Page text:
Can I ask you very briefly on the DRC, your statement there? MR. CROWLEY:
Last night, the guidance on this said you were calling for an immediate and independent investigation to determine what happened to these two – these guys. I noticed that the word independent was missing from your comment today. Was that a conscious decision? MR. CROWLEY:
It – again, we – the United Nations has offered, we have offered, the -- QUESTION:
Is that no longer part of the guidance, the word independent? MR. CROWLEY:
The DRC is capable of conducting an investigation. We – they may require some technical assistance, but we are available in the event that we can support an investigation. Or if the DRC wants to turn this over to an independent body, we would support that. QUESTION:
Well, then why wouldn’t you support the Israelis turning over their investigation of the flotilla incident to an independent investigation? MR. CROWLEY:
We think that Israel is fully capable of conducting – I – you’re mixing apples and oranges, Matt. I -- QUESTION:
Well, I’m just curious as to why the word independent is missing -- MR. CROWLEY:
I wouldn’t -- QUESTION:
-- because I raised this yesterday when I was told this and made the same comparison and now all of the sudden the word independent is missing, so I’m just curious if there’s a reason for that. MR. CROWLEY:
You’re saying no. MR. CROWLEY:
I’m saying that I would not draw a comparison to the capabilities of the Government of Israel and the capabilities of the Government of -- QUESTION:
Okay, that’s all I wanted to know. MR. CROWLEY:
-- the DRC. That said, I mean, both governments have an opportunity to conduct investigations on their own. We are confident that Israel can conduct an impartial investigation. We have less confidence in the DRC. QUESTION:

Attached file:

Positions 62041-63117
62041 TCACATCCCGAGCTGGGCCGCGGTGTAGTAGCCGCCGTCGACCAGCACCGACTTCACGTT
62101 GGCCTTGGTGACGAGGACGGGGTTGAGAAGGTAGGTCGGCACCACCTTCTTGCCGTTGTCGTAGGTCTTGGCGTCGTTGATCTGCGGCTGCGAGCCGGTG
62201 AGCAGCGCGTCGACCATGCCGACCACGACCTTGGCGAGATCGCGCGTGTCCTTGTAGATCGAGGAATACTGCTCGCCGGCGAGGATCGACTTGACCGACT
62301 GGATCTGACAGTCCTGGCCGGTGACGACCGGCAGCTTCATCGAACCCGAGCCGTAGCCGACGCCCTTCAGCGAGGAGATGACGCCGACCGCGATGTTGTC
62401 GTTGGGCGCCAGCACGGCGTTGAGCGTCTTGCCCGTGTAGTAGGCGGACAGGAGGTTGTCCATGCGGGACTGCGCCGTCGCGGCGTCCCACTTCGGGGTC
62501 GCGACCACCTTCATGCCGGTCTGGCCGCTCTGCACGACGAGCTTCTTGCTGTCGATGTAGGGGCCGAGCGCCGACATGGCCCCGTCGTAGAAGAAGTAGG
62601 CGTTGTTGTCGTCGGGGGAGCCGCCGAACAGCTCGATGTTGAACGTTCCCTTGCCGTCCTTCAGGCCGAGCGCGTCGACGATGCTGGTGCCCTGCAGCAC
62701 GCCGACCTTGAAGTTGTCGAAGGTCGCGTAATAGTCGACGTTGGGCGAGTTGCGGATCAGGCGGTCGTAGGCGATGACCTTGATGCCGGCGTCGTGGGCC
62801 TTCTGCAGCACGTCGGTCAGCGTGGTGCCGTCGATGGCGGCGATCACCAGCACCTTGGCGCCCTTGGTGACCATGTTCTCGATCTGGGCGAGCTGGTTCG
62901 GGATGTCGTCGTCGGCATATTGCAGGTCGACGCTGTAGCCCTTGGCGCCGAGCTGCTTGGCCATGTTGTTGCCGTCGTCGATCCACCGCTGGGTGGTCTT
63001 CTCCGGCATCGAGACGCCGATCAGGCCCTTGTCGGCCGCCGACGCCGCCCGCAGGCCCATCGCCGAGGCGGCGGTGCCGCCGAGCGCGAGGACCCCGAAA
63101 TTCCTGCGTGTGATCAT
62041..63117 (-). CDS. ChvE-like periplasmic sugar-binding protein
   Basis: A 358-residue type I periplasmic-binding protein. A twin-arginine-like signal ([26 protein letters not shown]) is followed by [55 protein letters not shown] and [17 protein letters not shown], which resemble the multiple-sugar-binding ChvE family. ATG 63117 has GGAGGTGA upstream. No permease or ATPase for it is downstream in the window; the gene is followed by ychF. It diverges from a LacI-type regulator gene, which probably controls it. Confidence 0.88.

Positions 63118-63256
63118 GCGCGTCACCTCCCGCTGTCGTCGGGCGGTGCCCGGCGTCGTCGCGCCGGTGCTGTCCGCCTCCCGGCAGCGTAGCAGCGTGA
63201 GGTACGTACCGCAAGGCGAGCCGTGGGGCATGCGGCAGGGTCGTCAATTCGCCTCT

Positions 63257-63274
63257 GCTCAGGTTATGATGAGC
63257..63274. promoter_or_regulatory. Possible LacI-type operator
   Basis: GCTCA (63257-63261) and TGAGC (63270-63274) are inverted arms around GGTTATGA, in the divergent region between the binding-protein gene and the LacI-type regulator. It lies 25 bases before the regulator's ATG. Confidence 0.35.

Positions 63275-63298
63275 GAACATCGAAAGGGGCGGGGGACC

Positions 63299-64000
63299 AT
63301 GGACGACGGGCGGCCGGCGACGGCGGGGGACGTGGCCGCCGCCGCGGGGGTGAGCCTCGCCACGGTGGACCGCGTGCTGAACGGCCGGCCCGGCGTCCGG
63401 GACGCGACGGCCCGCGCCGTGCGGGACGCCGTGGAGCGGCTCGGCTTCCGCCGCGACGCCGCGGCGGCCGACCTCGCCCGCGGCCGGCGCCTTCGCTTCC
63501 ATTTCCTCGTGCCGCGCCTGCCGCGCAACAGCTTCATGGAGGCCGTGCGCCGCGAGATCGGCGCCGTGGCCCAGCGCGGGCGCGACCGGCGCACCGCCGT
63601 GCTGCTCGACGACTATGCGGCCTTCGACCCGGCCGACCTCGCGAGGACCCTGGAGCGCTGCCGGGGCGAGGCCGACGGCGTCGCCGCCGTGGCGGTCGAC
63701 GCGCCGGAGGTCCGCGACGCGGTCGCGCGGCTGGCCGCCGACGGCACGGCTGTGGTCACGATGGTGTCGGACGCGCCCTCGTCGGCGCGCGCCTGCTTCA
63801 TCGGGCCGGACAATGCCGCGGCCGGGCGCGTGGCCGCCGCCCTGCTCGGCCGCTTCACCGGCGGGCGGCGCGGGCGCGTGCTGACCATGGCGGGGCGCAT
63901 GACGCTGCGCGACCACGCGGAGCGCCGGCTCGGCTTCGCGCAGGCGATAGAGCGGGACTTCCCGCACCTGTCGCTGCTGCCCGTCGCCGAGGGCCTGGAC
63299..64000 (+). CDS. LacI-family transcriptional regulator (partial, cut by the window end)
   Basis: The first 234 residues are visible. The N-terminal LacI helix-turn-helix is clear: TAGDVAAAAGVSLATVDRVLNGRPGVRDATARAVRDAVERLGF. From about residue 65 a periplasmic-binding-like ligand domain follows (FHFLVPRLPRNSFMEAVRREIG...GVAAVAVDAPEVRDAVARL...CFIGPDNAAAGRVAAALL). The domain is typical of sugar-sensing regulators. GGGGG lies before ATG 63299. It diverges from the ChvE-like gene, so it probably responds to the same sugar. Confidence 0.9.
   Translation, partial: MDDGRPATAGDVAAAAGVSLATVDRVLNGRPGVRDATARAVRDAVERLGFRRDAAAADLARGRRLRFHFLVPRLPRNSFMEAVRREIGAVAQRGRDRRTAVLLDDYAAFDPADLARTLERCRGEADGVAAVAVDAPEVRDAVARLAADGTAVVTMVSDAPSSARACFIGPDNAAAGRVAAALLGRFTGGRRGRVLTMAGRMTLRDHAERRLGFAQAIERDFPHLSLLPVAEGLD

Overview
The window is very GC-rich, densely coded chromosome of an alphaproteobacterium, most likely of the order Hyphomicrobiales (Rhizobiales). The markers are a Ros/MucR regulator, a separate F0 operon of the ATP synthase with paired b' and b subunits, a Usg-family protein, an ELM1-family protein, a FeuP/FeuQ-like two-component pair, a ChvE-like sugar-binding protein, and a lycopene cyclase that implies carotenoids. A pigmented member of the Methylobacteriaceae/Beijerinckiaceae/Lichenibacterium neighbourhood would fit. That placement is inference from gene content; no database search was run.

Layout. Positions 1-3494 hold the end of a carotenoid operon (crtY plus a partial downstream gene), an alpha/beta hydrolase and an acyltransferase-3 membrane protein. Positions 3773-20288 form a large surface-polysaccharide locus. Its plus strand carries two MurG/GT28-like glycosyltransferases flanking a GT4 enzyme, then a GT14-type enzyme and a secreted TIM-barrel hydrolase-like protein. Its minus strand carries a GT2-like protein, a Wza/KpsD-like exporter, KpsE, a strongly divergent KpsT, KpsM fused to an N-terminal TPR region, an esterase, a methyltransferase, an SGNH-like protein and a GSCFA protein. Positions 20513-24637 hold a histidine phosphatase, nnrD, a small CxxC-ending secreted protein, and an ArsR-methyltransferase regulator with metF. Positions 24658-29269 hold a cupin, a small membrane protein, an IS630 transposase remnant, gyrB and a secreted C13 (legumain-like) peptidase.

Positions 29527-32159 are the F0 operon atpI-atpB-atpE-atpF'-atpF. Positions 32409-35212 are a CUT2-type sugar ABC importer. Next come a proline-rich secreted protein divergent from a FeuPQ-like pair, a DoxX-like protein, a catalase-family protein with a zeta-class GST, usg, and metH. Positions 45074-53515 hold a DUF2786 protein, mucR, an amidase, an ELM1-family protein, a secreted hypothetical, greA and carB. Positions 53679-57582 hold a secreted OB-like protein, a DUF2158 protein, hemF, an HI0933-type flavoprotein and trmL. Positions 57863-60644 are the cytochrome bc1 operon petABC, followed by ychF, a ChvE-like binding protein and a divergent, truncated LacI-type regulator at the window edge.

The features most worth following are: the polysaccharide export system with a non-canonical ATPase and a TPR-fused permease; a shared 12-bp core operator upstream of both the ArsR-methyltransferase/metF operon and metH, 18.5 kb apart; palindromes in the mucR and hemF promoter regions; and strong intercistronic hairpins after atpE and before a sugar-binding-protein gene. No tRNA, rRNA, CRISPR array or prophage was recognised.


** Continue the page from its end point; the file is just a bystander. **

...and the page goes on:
Does the government have any further information on the circumstances surrounding the death of the Turkish American? MR. CROWLEY:
Nothing I can add here. We continue to talk to Israeli officials and are gathering information, as we indicated earlier this week. QUESTION:
Nothing further on any autopsy reports or the actual – the numbers of shots, all of those things that were raised yesterday? MR. CROWLEY:
You said yesterday that the U.S. was still evaluating its options with what to do in terms of its own investigation into that particular death or its own participation in any sort of investigation the Israelis might do. Do you have any more -- MR. CROWLEY:
Well, I mean, we are in touch with Israeli officials and other officials on not only how to evaluate the nine deaths on board these ships, including one American citizen, but also the broader aspect of what happened and, more importantly, what – how to go about improving the conditions in Gaza while protecting Israel’s legitimate security interest.